For many of us, the familiar refrain "don't play with your food!" echoed throughout childhood. For Jeff Mahin of Los Angeles's Stella Barra Pizzeria, encouraging just the opposite has yielded delicious and profitable results. Mahin made a break from his fine-dining roots so he could re-engage in culinary play and recapture the fun of food. "I've always liked making pizza," he says. "It combines my two loves into one: cooking real food and playing with dough every day."
Mahin found a kindred spirit in Francis Brennan, former baker for François Payard, with whom he worked as part of the opening team at Chicago's L2O. "I had questions; he had answers," Mahin says. "He would give me bread books, and we would make bread at L2O. We bounced things back and forth and were really big nerds about the whole thing." Tossing around business ideas along with bread techniques, Mahin cultivated his pizzeria concept while he learned to cultivate starters. "I didn't know a lot about pizza, but I could figure it out because it was basically cooking. It was so fascinating to me. I was learning and starting from the ground up. What helped me was that I had no rules."
Bloomsdale Spinach, Crispy Purple Kale, Young Pecorino, Roasted Garlic, Cracked Black Peppercorn, and Organic Extra Virgin Olive Oil White Pizza
Shaved Mushroom White Pizza, Gruyère, Melted Onions, Black Truffle, Torn Parsley, Fried Rosemary, and Dehydrated Thyme
Prosciutto and Farm Egg White Pizza, Mozzarella, Gruyère, Pecorino, Chile Flakes, Black Pepper, and Sunny-side Up Egg
Chef Jeff Mahin of Stella Barra Pizzeria- Los Angeles, CA
Stella Barra Pizzeria- Los Angeles, CA
Mahin developed his technique with little regard for Italian traditions or pizza norms, though he does draw on a few tenets of artisan bread making. A long cool fermentation—almost 24 hours, mostly refrigerated—builds flavor without straying into sourdough territory. He's also worked out a new system for optimal proofing: after bulk proofing and scaling, individual boules are placed into oiled 1.2-liter plastic containers. When pulled from the refrigerator to come to room temperature, a given portion of dough is ready to use once it has proofed right up to the rim of its container. "This was a fluke," says Mahin. "It just worked out that 325 grams of dough is perfect once it reaches the top in this container." This blatant visual indicator helps a busy pizza cook know which portion to grab for the next pie without ever interrupting the flow of his hustle, and ensures a crust which has attained its peak flavor and texture potential.
A veteran of such kitchens as New York's Nobu, San Francisco's Millennium, Spain's Arzak, and Heston Blumenthal's Fat Duck research kitchen, Mahin's scientific, methodical approach to recipe development was integral to his signature pizza dough. "Having a science background, I was interested in how [bread is] just four ingredients, but you can have it come out 100 different ways based on the method." For six months, Mahin tested his dough every day at L2O, using the restaurant's deck oven in the absence of a true pizza oven. "I was told as a kid, 'it's the carpenter, not the tools.' That whole idea infatuated me."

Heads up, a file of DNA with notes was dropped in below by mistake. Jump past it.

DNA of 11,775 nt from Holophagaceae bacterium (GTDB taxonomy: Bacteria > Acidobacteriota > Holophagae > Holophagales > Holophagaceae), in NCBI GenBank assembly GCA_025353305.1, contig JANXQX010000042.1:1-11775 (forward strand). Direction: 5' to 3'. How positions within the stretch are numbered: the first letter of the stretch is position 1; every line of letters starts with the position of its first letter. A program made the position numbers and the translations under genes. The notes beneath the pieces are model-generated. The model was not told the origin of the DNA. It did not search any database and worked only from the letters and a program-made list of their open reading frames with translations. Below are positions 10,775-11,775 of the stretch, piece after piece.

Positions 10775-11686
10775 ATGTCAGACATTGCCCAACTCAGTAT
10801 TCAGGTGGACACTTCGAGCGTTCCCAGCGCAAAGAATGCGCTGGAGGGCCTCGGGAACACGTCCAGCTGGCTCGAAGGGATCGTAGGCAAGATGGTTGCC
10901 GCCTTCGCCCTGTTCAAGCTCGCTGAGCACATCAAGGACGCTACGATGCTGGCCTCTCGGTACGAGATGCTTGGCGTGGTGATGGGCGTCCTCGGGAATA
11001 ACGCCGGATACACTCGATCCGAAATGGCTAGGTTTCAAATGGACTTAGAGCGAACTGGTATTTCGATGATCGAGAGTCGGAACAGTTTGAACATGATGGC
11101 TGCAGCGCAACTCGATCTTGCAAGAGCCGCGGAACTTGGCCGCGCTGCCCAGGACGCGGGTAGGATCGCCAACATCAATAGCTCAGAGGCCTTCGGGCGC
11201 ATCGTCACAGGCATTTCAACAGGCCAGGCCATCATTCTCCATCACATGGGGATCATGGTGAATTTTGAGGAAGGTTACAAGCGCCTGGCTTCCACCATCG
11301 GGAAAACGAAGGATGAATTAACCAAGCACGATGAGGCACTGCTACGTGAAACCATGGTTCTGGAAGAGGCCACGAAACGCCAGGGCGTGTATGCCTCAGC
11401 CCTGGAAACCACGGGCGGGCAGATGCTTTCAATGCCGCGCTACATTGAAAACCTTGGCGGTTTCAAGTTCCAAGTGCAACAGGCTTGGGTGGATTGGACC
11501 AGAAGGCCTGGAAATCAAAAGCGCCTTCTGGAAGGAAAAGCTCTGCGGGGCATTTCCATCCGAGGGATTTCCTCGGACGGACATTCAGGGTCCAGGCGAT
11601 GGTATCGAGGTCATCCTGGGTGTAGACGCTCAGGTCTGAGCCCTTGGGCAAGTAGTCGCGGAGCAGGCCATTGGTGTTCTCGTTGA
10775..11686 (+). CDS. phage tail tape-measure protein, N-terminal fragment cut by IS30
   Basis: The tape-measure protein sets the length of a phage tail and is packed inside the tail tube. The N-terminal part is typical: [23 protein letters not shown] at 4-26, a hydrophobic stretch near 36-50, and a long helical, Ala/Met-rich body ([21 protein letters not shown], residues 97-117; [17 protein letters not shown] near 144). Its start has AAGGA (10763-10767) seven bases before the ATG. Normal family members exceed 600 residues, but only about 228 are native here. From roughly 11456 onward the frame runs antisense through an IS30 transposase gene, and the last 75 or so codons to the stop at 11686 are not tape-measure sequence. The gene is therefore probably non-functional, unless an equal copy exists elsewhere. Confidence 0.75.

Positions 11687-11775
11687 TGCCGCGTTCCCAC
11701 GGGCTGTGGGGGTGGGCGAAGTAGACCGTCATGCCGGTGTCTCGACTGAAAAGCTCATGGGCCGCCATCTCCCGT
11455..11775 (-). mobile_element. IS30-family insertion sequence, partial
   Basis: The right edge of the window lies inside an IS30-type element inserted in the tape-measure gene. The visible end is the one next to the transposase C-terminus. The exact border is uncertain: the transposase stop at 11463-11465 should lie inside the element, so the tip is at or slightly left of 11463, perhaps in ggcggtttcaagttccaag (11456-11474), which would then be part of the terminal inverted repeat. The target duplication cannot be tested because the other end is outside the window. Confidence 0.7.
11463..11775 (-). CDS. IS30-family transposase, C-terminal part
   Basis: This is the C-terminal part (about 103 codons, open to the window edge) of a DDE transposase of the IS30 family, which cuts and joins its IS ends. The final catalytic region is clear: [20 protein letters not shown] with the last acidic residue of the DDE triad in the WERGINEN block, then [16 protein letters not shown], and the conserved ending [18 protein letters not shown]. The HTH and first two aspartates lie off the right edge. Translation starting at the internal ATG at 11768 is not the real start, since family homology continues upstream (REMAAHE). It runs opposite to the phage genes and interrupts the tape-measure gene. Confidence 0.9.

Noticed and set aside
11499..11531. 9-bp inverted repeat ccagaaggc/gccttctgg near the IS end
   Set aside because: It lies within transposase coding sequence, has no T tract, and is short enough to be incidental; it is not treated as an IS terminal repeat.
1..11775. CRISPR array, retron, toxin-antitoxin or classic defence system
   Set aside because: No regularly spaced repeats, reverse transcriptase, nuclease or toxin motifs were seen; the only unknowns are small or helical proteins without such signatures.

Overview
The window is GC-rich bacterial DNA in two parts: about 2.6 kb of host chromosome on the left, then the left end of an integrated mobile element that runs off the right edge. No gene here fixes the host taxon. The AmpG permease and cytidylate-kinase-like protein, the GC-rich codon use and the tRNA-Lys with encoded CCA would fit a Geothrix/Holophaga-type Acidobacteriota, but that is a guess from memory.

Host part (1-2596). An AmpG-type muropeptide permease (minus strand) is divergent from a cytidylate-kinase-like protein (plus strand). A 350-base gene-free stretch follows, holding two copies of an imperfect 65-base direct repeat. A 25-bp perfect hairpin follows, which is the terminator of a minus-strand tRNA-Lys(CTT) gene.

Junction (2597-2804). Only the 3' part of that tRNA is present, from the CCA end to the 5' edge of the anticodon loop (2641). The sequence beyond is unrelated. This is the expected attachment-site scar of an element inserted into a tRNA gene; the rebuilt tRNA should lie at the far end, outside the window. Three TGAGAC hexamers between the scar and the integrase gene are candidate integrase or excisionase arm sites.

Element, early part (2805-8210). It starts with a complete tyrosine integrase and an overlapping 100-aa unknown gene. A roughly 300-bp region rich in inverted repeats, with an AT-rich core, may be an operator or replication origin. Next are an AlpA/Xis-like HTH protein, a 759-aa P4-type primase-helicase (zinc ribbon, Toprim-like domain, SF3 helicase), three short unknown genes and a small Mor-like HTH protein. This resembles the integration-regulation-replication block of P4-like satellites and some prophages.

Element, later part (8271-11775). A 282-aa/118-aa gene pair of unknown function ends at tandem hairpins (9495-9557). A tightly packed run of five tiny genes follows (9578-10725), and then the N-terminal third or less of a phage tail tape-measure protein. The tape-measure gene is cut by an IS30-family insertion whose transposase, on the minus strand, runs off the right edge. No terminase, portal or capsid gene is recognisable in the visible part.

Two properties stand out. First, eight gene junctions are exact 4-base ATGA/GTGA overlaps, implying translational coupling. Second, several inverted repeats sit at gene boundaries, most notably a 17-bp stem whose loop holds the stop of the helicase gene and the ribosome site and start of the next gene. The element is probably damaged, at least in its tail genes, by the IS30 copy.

His work yielded a complex, flavorful crust, with a satisfyingly toothsome interior. His flour, coming from a farm in the San Joaquin Valley, is not the typical "00" flour used for pizza dough, but a bread flour with a slightly lower protein content than most (11.2 percent vs. 12 percent to 14 percent). And Mahin continues to use an electric deck oven to bake his pizzas at the relatively low temperature of 500°F to 520°F (pizza blasphemy!). "I wanted the flavor of bread in that crust. By baking it lower and longer we get an amazing dark amber color, and we really get those flavors. The crust is airy, light and shattery, but with chew like a good baguette." Through Mahin's carefully developed technique, the simple combination of flour, water, yeast, and salt becomes so much more than the sum of its parts.
Stella Barra Pizza Technique
Mix dough aggressively to hydrate and develop gluten in the relatively low-protein content flour.
Bulk proof dough 1 hour at room temperature. Press out air and fold like a letter to form a square. (This encourages the dough to rise upwards in an organized fashion, instead of growing wildly in every direction.) Retard in refrigerator 12 hours.
Scale dough to 325-gram portions and form each into a tight boule. Proof each boule in a lightly oiled 1.2-liter plastic container, seal airtight, and proof 1 hour at room temperature. Refrigerator 10 to 12 hours.
Remove boules from refrigerator and rise at room temperature until dough reaches top of container.
Carefully release each boule from its container and gently punch down the middle while sparing the edges (for a lighter crust). With dough resting on fists, use two hands to stretch it from the center out, making motions as when coiling a hose. To maintain an airy crust do not handle outer edge.
Rest dough 5 to 10 minutes before topping with sauce and cheese and baking. This will ensure dough is relaxed when it goes into the oven, allowing it to achieve the greatest possible oven spring.